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RE: Engine Specs HELP

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  • RE: Engine Specs HELP

    Hey everyone, I just posted this on the VITCI site as well but I wanted to copy it to here as well. I hope this category is okay, I put it in General discussion because the engine parts vary by a few years and I figure it can use every ones expertise. Basically I need a new camshaft and the valve lifters between the two cars are different heights, but I'd like to start by giving you a bit of background. I apologize ahead of time for the long post but I'd just like to provide you with as much information as possible about the engines.

    I own a '62 Hardtop (I'll always refer to this as MY car), and last year I bought a parts car, '62 Hardtop as well. I was told it was running, but personally never saw it run, I only really cared about a few of the parts on it anyways so it never phased me.
    Just recently my dad and I pulled out the engine from my car to go through it and rebuild it. From what we can see it looks like someone had gone through it in the recent past already. It ran great when I bought it so I know everything works. We also pulled the engine from the parts car so I can sell it and swap parts if needed/compare.
    Well this is where we started noticing a lot of differences between the two and we're not sure what is right. Although my engine worked, we're wondering why certain things are different, and what I should be using in my engine.
    I'll list the specs and numbers below for both cars.
    *indicates the most significant differences

    MY car:

    VIN: 2Y83Z115564
    Date: 04L
    *Engine Block #: C1AE-6015C
    Heads #: C1AE-6090-A
    *Camshaft: Spring thrust type
    Camshaft lobe width: 1.530"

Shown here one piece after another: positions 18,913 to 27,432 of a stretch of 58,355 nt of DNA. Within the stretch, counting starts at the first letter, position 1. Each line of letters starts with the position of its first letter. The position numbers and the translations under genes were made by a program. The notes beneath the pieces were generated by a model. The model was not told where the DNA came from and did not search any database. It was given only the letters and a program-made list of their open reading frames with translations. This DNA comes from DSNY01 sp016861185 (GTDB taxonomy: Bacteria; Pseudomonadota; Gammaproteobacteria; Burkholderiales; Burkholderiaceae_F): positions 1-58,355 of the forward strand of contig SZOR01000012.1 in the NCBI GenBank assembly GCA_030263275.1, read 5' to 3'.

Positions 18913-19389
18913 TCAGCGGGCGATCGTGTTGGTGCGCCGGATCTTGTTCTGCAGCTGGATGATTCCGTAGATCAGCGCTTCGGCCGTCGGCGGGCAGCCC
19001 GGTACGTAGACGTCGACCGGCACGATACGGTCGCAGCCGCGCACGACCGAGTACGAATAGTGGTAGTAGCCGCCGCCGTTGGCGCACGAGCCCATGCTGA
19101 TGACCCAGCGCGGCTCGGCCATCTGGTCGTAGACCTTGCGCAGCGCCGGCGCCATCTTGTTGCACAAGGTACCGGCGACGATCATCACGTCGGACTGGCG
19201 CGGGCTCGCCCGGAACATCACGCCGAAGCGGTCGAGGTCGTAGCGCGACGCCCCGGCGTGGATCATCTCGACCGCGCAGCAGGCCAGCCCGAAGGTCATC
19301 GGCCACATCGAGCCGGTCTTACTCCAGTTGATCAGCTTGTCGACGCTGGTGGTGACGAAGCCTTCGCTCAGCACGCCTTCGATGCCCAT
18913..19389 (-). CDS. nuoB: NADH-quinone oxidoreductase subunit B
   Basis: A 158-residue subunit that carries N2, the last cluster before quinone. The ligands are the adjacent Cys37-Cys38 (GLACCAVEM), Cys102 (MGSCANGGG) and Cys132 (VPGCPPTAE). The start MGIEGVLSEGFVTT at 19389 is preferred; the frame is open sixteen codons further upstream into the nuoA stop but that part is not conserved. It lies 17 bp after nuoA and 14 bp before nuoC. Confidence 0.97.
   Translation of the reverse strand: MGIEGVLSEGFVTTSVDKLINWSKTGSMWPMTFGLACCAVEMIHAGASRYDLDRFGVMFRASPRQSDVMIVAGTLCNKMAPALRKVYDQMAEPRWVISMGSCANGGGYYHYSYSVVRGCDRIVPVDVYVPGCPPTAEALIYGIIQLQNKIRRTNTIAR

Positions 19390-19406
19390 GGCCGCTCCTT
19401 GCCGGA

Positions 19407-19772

Camshaft lobe width: 1.725-1.755" (measured a couple)
    *Valve Springs: Dual Springs
    Valve Spring Height: 2.09"
    Valve Diameter: Exhaust - 1.56"
    Intake - 2.25"
    *Hydraulic Valve Lifters Height: 1.85"
    Crankshaft #: C1AE-A
    Pushrods: Same length as parts car
    Valves: Same height as parts car
    Rockerarm Assembly #: B9AE (mounting holes are round, otherwise looks exactly the same as parts car)

    PARTS car:
    VIN: 2Y83Z50523
    Date: 14C
    *Engine Block #: C6ME-A
    Heads #: C1AE-A
    *Camshaft: Thrust plate type
    Camshaft lobe width: 1.495"
    Camshaft lobe width: 1.680-1.705" (measured a couple)
    *Valve Springs: Single Spring
    Valve Spring Height: 2.25"
    Valve Diameter: Exhaust - 1.56"
    Intake - 2.35"
    *Hydraulic Valve Lifters Height: 2.00"
    Crankshaft #: Cannot find number
    Pushrods: Same length as my car
    Valves: Same height as my car
    Rockerarm Assembly #: C2AE (mounting holes are slightly squared, otherwise looks exactly the same as parts car)

    1. WHY are the Hydraulic Valve Lifters in each car so different when everything else is so close to being the same? Which car has the right ones? Considering my car was running, I would guess mine are right but we are really perplexed as to how the parts car engine (supposedly) ran with such different specs. I know from the casting numbers that some are '61 and the parts car are '66 (?).